by Richie Conroy
The summer of 1994 was a pivotal one for me. It was the summer I matured emotionally, the summer I came of age.
How did this happen?
Growing up my hero was Packie Bonner. He was Ireland’s goalkeeper who kept out the English in Stuttgart in 1988 and who saved Timofte’s penalty in 1990. In 1994 he made a bad mistake against Holland and, afterwards, was ruthlessly cast aside and derided by those around me.
Like a modern day Joan of Arc, I found myself on a one man crusade to spread the gospel of Packie.
That same summer a gang of us went to the Forum Cinema in Sandycove to watch Four Weddings and a Funeral, a breakout hit which made a star of a foppish Hugh Grant. Midway through the movie, I walked out.
Afterwards, my friends couldn’t believe it. Why did I walk out? Even though going to the cinema was a rare treat, I wasn’t going to waste my time watching a movie that celebrated everything that I disliked about waspy Sassenachs.
You see, I had recently returned from spending three weeks in Irish College in Carraroe. My eyes had been opened. Mo shúile oscailte. A cultural bell had been rung inside me. A bell that could not now be unrung. Hugh Grant became the physical embodiment of my burgeoning cultural patriotism.
Don’t get me wrong, there was no saluting the flag in Irish College. There was no brainwashing of students by radicals. But there was saoirse. It was my first taste of freedom. I loved it and wanted more of it. I saw a side to our country that had been hidden from me. I met sound people, I waved at every passing car and I heard the Irish language being spoken for the first time outside of the classroom.
I started to dream in Irish and, on my return, I made it my goal to learn the language, to become líofa. Fluent.
No goal should be easy and learning Irish was very challenging. I returned to school the following September and received my Junior Cert results. I passed every subject except Irish. Then we were streamed for the Leaving Cert and I was put in the ordinary class, gnáthleibhéal. It took a while for the honours teacher to be convinced to open the door to me.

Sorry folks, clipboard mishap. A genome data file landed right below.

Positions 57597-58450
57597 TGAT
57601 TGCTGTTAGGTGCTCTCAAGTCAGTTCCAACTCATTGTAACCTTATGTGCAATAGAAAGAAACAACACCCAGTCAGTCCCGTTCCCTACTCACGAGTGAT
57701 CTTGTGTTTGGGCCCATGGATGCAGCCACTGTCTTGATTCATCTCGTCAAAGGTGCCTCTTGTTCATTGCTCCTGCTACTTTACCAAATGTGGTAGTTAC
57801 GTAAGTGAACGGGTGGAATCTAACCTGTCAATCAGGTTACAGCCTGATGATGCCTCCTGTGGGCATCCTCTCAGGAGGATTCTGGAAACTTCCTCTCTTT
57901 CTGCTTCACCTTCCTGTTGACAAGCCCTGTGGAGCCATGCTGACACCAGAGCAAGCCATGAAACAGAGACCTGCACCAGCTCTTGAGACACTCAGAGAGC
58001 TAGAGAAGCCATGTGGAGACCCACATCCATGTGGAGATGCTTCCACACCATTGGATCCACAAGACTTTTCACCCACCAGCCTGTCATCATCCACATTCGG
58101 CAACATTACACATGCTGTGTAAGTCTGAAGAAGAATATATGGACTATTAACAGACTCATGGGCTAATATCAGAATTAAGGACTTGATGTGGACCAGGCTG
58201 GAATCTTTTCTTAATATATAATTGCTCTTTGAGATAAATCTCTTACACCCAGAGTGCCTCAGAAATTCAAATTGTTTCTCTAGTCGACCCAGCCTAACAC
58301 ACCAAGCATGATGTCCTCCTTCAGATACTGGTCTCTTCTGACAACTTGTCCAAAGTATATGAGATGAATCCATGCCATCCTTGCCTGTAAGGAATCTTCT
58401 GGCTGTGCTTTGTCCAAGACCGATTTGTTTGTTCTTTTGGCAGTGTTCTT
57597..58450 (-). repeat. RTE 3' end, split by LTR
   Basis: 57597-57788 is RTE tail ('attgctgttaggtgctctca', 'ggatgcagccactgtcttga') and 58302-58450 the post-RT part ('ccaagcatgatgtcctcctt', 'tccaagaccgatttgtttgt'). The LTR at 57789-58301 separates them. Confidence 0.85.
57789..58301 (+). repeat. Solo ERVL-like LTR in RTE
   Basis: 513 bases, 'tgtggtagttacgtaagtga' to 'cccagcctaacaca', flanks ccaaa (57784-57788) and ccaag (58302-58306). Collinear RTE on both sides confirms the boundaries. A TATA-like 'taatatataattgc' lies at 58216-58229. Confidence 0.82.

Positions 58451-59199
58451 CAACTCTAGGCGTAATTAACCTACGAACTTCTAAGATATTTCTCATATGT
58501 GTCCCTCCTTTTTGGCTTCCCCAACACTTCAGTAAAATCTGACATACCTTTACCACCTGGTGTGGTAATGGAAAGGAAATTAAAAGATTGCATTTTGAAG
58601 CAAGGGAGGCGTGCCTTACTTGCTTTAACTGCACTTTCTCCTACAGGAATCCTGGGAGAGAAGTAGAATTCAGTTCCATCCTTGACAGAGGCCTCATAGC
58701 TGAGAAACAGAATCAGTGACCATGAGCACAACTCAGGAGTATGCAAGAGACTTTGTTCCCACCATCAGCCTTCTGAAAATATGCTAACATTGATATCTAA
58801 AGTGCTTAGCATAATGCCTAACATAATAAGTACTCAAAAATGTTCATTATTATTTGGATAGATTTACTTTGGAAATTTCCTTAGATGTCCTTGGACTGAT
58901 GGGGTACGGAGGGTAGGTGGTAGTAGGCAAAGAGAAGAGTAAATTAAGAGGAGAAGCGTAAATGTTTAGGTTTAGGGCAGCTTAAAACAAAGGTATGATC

Now, I don’t like to bad mouth teachers but our Irish teacher had lost his enthusiasm for the job (assuming he once was enthusiastic) and he didn’t cover the Leaving Cert course. There were twelve of us in the class and, as the state exams approached, we felt we were goosed. So we spoke to the principal about our concerns. He was sympathetic and came up with a plan: he’d teach us the course on the quiet.
And so, like some warped hedge school, our principal taught us about Caitlín Maude, An Módh Coinníollach and loan words from French into Irish. Chambre. Seomra.
I struggled. I struggled with the tuiseal ginideach and I struggled with the novel we had to read, Tóraíocht Dhiarmada agus Ghráinne. I wished there was a book—that even with my limited vocabulary—I could enjoy reading. A book like Sue Townsend’s poignant and hilarious The Secret Diary of Adrian Mole.
Cut to: a couple of years ago and I finally wrote the novel that my teenage self would have loved to read: Dialann Emily Porter: An Jailtacht. Set in the Summer of 1994, it is a love letter to the 1990s. It is a novel that begins in one language and finishes in another (how many novels like that have been published?). It is a coming of age story about a teenager who is trying to figure out her place in the world.
Learning a language is practically impossible if one is uncomfortable making mistakes. So, instead of learning Irish as adults, it is easier to pass the buck. Blame the teachers. Blame the system.
—I’d love to speak Irish.
—Go on so, what’s stopping ya?
—Sure I know more French than I do Irish and me studying it for fourteen years in school. It’s the way it’s taught. Bet into me it was.
—What’s this (I hold up a pen).
—It’s a pen.
—I know it’s a pen. What’s the Irish for pen?
—Go maith. What’s that? (I point to the window.)
—And outside the fuinneog, taobh amuigh, what can you see?
—Bóthar. Carr. Rothar. Fear. Bean. Cailín. Buachaill. Siopa leabhar.
—You see? You’ve loads of Irish. Tá neart Gaeilge agat.
If you understood the above dialogue you’d be able to read Dialann Emily Porter: An Jailtacht. And if you read one book in Irish maybe you could read another. (It just so happens there’s a sequel, Dialann Emily Porter: Thíos Seal Thuas Seal, and I’ve written the third instalment which will be published in the not too distant future.)
Fixed mindsets are not conducive to growth. Too often people form a fixed and negative mindset about the Irish language when they are teenagers and they never bother to challenge it.
I had a fixed mindset about hummus as a teenager, I hated it. Then, in my late twenties I tasted hummus and my mind was blown. I realised I had wasted years of my life missing out on the joys of hummus.
Don’t be like me.
Oh and I was wrong, the Sassenach Hugh Grant is now one of my favourite actors—Four Weddings and a Funeral isn’t a bad film.
And Packie Bonner is still a legend.
Dialann Emily Porter: An Jailtacht was shortlisted for a Great Reads Award in 2018. The second book in the series Dialann Emily Porter: Thíos Seal Thuas Seal won a prize at the Oireachtas Literary Competition 2021 and was nominated for the Reics Carló prize in 2022.